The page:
Taglines: Illusion sets the stage. Deception reveals the truth.
Yale University, 1961. Stanley Milgram (Peter Sarsgaard) designs a psychology experiment that still resonates to this day, in which people think they’re delivering painful electric shocks to an affable stranger (Jim Gaffigan) strapped into a chair in another room. Despite his pleads for mercy, the majority of subjects don’t stop the experiment, administering what they think is a near-fatal electric shock, simply because they’ve been told to do so.
With Nazi Adolf Eichmann’s trial airing in living rooms across America, Milgram strikes a nerve in popular culture and the scientific community with his exploration into people’s tendency to comply with authority. Celebrated in some circles, he is also accused of being a deceptive, manipulative monster, but his wife Sasha (Winona Ryder) stands by him through it all. EXPERIMENTER invites us inside Milgram’s whirring mind in this bracing portrait of a brilliant man whose conscience and creative spirit continues to be resonant, poignant, and inspirational.
About the Film
Yale University, 1961. Stanley Milgram (Peter Sarsgaard) designs a psychology experiment in which people think they’re delivering electric shocks to an affable stranger (Jim Gaffigan) strapped into a chair in another room.
Subjects are told it’s about memory, but the experiment is really about conformity, conscience, and free will. Milgram is trying to come to terms with the Holocaust and to test people’s tendency to comply with authority.
Milgram meets Sasha (Winona Ryder), a former dancer living in New York. Their courtship includes a visit to the Yale lab, where Milgram’s experiment has yielded disturbing results: 65 per cent of Milgram’s subjects deliver shocks that may be fatal, obeying polite commands from a lab-coated authority figure (John Palladino).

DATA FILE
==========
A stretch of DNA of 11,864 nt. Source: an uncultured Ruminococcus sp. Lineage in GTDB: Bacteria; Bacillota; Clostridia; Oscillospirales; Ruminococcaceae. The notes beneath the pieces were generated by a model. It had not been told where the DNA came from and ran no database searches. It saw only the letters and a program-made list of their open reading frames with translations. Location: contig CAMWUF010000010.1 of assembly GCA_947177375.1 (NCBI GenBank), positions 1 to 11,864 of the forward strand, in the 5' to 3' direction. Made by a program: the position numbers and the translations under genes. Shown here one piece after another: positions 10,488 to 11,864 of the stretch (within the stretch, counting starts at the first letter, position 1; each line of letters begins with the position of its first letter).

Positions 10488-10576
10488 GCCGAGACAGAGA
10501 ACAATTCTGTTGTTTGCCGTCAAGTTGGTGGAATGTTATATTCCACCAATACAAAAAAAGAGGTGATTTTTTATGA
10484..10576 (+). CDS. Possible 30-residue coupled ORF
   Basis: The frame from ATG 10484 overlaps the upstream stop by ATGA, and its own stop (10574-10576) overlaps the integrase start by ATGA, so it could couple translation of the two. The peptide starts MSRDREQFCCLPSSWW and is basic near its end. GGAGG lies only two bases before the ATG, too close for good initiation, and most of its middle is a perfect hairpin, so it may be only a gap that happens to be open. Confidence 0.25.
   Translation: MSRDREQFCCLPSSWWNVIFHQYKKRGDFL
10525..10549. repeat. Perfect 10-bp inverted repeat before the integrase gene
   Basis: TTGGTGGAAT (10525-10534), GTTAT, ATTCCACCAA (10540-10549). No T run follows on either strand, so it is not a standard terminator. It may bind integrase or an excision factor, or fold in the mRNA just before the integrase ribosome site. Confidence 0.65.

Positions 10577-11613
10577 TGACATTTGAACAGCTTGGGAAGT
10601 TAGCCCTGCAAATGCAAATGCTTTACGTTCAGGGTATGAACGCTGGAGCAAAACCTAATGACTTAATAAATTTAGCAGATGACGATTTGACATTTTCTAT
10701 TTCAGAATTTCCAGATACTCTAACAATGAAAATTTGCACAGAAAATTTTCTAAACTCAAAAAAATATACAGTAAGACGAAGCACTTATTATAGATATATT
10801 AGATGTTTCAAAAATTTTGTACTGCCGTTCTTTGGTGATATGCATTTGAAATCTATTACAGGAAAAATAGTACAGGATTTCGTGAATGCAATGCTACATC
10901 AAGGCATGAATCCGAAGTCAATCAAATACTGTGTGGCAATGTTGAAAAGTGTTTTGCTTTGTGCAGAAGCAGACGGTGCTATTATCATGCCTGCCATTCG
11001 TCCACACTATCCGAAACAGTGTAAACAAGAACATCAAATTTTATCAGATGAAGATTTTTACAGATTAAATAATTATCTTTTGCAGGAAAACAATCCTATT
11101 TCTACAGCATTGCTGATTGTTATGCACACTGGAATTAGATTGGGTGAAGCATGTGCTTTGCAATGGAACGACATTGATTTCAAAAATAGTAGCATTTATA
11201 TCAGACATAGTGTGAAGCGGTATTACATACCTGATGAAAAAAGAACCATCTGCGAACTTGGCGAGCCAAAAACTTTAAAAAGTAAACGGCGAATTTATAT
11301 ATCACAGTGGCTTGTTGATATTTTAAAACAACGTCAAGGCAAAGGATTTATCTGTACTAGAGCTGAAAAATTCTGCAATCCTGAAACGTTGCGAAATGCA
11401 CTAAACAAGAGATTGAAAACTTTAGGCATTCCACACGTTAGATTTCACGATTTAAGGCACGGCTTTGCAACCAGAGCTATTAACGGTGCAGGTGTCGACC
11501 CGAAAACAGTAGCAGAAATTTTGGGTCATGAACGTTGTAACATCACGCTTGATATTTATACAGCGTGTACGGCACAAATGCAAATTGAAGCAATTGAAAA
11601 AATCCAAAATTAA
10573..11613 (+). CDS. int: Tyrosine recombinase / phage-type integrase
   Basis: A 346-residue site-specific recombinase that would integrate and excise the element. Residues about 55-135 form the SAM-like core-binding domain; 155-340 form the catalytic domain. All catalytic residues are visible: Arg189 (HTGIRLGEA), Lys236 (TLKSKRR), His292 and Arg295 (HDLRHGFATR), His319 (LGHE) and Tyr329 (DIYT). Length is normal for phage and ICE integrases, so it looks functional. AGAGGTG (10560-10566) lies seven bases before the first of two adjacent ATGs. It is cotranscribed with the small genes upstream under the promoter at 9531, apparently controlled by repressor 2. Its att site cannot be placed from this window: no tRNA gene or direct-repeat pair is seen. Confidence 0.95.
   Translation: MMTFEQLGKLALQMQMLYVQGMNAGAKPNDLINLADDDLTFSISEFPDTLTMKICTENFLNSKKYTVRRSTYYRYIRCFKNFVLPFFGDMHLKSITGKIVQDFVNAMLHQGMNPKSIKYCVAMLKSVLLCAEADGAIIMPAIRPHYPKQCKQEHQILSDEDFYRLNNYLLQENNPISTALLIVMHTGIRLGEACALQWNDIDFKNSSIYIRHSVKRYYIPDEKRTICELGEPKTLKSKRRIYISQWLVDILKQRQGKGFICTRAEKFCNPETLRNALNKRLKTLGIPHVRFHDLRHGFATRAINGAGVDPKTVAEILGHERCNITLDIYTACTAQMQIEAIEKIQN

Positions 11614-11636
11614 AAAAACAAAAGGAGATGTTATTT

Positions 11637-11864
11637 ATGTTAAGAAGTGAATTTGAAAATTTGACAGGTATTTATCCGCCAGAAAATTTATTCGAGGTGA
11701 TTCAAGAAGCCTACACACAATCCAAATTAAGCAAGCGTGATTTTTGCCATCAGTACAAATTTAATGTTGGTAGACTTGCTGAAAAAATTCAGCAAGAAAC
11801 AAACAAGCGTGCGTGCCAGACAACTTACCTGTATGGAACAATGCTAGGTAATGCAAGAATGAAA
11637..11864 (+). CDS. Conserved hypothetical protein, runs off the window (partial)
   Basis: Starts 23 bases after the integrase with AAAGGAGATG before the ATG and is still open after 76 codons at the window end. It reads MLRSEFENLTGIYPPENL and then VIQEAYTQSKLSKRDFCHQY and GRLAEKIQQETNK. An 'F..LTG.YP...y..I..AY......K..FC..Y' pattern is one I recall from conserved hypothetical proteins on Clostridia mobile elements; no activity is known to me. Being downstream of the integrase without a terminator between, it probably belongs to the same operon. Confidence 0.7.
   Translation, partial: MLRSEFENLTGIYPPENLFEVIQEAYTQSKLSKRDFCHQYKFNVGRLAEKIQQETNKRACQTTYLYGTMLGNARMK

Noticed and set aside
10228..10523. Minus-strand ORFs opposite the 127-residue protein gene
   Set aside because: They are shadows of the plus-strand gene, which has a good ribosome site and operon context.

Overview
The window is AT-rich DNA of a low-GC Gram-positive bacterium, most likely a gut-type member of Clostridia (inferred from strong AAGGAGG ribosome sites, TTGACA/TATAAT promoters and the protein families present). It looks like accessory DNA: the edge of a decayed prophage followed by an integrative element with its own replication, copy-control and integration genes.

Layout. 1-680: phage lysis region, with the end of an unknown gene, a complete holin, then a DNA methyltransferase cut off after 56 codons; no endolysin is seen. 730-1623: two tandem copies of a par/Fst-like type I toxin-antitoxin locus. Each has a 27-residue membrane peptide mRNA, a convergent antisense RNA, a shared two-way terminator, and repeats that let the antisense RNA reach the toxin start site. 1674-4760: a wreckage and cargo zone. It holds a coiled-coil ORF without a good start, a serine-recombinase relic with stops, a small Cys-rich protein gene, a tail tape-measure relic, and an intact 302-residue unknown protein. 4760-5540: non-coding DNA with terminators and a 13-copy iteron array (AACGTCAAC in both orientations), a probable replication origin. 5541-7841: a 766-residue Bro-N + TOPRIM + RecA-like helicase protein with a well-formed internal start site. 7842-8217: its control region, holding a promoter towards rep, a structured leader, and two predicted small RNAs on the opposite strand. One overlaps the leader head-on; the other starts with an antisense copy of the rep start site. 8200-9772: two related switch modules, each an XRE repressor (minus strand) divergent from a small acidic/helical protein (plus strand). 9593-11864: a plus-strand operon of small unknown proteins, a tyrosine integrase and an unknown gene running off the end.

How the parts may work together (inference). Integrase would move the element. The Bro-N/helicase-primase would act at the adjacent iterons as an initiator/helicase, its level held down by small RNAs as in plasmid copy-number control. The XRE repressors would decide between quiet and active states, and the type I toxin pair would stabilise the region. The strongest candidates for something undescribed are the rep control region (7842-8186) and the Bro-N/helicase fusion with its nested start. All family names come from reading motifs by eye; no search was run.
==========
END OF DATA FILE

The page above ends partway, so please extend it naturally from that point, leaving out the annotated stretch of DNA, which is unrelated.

(Actors portraying subjects include Anthony Edwards, Taryn Manning, John Leguizamo, Anton Yelchin and Danny Abeckaser.)
Milgram is working at Harvard when his obedience findings are reported in The New York Times. He is accused of being deceptive, a manipulative monster. Sasha – now Mrs. Milgram – fortifies his sense of empathy and ethics, as does his colleague Paul Hollander (Edoardo Ballerini).
At Harvard, Milgram undertakes now-classic research into human behavior, including the “lost letter” technique for assessing public opinion, and the Small World social networking experiment, the basis for “six degrees of separation.”
But the obedience experiments threaten to overshadow all else. When Milgram barges into a classroom to announce that President Kennedy has been shot, students don’t believe him – his reputation for deception has eclipsed his credibility.
Milgram fails to get tenure at Harvard, but he moves on, accepting a professorship at the City University of New York, where he guides graduate students, treating the streets as a vast experimental laboratory. All the same, he’s compelled to return to his obedience work, re-igniting debate with his book, Obedience to Authority, an Experimental View, published in 1974.
Milgram goes on the talk-show circuit, and sees his experiments distorted in The Tenth Level, a made-for-TV movie starring William Shatner (Kellan Lutz) and Ossie Davis (Dennis Haysbert). Although Milgram’s life is cut short by a heart condition, EXPERIMENTER’s tone is celebratory, and as playful and provocative as a Milgram experiment. A bold use of voice-over and rear-screen projections mirrors Milgram’s inner life and reflects his insights into human behavior, social structures, the interplay of reality and illusion.
What would you do? is an underlying question in major Milgram research. Experimenter aims to show how Milgram’s conscience and creative spirit continue to be resonant, poignant, and inspirational.
Directed by: Michael Almereyda
Starring: Peter Sarsgaard, Winona Ryder, Jim Gaffigan, Edoardo Ballerini, Kellan Lutz, Dennis Hyasbert, Danny Abeckaser, Taryn Manning, Anton Yelchin
Screenplay by: Michael Almereyda
Production Design by: Deana Sidney
Cinematography by: Ryan Samul
Film Editing by: Kathryn J. Schubert
Costume Design by: Kama K. Royz
Set Decoration by: Nadya Gurevich
Music by: Bryan Senti
MPAA Rating: PG-13 for thematic material and brief strong language.
Studio: Magnolia Pictures
Release Date: October 16, 2015